TEDx crowdsourcing followup I

Many responses to the crowdsourcing/call for abstracts message! In addition to lots of great comments, several suggestions for speakers, and a couple of volunteers. Thanks to everyone, and stay tuned.

The call went by e-mail to a variety of colleagues, associates, friends, and listservers. Responses came to the comments section of the blog post, to the original listservers, and in the form of (many) e-mails directly to me. As seems to be usual for topics related to climate change, there are a lot of excellent, nuanced points made, and a few rougher ones. I’m still digesting it all, but here are a few quick thoughts.

There was a surprising contingent of Tribe 1 people on one of the listservers, in spite of the fact that the industry discussed by the list makes most sense (in developed countries, at least) in the context of global climate change concerns. Tribe 1 (the climate change is not happening/not a problem tribe) is very much alive, and many of these people seem to view global climate change as a political issue that has no place in scientific/technical discussions. In this way, global climate change resembles evolution/creationism, another fundamentally scientific issue where both sides have dug in their heels for decades. Unfortunately, while creationists and scientists have been merely annoying one another, with little at stake, there is a lot at stake when it comes to climate change. Unless, of course, the Three Tribes are all wrong, and climate change just Is.

In a blog comment, Peter made a very interesting observation about Tribe 2, the entrepreneurs/we-can-innovate-our-way-out tribe — Peter calls it the R&D group. He wrote:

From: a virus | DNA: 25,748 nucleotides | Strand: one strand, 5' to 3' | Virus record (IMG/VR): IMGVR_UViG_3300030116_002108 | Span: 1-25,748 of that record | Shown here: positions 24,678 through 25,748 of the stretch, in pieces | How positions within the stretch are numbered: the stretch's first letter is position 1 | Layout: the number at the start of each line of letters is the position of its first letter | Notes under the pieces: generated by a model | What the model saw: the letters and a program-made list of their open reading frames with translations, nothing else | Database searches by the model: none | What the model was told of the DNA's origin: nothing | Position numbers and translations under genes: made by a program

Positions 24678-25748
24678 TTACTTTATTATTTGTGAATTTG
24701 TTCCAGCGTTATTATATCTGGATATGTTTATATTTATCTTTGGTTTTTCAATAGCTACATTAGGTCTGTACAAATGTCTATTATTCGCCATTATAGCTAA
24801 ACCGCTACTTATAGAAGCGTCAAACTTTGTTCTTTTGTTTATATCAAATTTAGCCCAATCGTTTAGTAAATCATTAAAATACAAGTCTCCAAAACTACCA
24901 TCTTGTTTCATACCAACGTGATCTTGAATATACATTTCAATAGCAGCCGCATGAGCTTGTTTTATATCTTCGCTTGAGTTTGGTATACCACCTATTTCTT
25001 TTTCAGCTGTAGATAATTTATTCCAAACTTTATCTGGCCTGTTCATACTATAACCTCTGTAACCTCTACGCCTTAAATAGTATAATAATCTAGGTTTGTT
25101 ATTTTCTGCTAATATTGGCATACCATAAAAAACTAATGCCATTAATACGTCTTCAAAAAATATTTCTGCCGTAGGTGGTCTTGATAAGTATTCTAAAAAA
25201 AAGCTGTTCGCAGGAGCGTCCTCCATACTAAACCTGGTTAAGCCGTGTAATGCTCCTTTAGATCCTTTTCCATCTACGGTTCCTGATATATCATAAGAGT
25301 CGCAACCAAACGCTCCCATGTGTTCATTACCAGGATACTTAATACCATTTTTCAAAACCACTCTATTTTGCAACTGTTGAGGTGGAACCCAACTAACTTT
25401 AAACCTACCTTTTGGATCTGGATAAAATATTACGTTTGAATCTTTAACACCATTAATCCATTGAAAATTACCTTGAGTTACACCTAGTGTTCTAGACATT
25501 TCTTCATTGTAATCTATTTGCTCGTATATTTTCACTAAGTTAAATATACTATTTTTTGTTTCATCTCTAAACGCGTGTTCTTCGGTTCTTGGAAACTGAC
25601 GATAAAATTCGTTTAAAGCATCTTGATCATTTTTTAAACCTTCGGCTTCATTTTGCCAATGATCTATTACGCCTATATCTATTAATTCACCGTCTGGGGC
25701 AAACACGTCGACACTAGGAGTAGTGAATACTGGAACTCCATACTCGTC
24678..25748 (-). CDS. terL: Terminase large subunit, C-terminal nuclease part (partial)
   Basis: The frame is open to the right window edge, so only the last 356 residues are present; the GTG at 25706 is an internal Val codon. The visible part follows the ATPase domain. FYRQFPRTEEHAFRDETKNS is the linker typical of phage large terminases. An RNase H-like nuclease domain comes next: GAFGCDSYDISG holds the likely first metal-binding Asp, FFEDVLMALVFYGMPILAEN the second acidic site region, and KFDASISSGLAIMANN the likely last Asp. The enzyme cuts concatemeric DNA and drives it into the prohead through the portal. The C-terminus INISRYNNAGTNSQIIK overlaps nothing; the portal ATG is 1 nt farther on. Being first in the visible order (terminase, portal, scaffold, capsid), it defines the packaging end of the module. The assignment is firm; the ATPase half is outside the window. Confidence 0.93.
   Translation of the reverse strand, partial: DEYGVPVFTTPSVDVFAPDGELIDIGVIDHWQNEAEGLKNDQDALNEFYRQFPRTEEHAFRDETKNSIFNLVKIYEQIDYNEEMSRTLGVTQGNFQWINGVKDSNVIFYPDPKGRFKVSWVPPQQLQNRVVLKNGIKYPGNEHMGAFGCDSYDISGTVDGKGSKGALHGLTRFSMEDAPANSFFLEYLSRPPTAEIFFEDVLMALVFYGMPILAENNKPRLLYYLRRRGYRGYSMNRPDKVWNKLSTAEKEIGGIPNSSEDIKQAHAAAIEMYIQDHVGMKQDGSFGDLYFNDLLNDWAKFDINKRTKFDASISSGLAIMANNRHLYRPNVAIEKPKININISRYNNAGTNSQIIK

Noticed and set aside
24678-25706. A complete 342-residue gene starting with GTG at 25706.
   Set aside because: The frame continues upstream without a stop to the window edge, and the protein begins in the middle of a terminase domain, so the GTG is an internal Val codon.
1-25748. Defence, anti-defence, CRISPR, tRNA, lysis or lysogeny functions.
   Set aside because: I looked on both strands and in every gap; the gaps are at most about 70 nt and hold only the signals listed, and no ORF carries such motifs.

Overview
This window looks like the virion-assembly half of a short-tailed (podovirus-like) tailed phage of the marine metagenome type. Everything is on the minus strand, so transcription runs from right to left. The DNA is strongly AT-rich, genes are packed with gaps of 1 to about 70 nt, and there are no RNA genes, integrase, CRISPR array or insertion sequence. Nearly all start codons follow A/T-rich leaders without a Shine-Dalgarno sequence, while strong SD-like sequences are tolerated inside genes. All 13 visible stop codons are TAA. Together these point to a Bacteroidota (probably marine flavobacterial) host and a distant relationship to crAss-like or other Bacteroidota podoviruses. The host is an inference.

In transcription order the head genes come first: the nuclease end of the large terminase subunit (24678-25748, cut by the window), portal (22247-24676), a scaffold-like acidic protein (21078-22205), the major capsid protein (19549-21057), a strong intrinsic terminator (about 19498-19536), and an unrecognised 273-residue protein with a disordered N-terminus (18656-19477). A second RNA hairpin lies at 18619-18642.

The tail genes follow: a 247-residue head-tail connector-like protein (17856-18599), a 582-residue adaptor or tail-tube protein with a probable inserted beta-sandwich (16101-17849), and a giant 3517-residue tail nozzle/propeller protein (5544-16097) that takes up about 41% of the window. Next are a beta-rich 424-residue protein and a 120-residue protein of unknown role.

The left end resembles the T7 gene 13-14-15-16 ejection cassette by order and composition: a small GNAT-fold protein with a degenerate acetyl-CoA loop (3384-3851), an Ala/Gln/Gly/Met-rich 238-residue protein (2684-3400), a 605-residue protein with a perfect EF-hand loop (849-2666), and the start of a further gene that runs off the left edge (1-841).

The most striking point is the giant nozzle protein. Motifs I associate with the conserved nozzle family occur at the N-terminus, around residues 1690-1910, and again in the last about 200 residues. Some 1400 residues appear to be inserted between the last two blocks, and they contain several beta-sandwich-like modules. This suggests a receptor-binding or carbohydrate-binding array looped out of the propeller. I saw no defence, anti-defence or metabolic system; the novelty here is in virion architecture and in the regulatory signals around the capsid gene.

[This] group has contributed to the delaying of action on climate. There is clear superficial appeal to the approach (politically, nothing has to change currently). It also has some powerful adherents (monied interests) who have political clout and who see big, centralized, capital intensive (profit-making) solutions to GHG emissions problems. This is an extension of conventional thinking that does not seem to apply well to climate change solutions. The end game of R&D only is a highly geo-engineered planet.

Regarding Tribe 3 (the passive and active hopeful), some correspondents called for splitting it into two. Indeed, the list originally had had four tribes, with the fourth being more active, but the last two tribes were lumped for the sake of brevity in the crowdsourcing/call for abstracts. There are clearly many people working hard on climate change issues, and Rueben’s comment mentioned some of them.

Finally, this idea for at TEDx theme received many responses that were simply positive. One e-mailer wrote, “Your idea to consider the “tribes” and debate the potentials is a really, really great idea.  I don’t usually get involved in these type of group activities but I will figure out how to plug in.”


About Steve

Steve Verhey, Ph.D., is Executive Director of the Cascadia Carbon Institute (CCI). CCI is a nonprofit think tank dedicated to educating policymakers, agriculturalists, industry, and the public about sustainability, agriculture, renewable energy, and global climate change. Dr. Verhey has been involved in sustainable agriculture and energy issues for over 20 years. Trained as an agricultural scientist, he received his Ph.D in plant molecular biology and biochemistry from Oregon State University and his M.S. in Botany from the University of Washington. He recieved his B.A. in Biology from Reed College. He has served as a consultant for a variety of national and international renewable energy projects for companies such as Boston Consulting Group, HSBC, Portland General Electric, Algenol, Harvest Partners, Biofields SAPI de CV, Guggenheim Partners, Viking Global Investors, and Bank of America-Merrill Lynch. He is co-founder and Chief Managing Manager of Central Washington Biodiesel LLC, a rationally sized biodiesel startup, and served as Chief Science Officer for Bioalgene, an algae-to-fuel startup.
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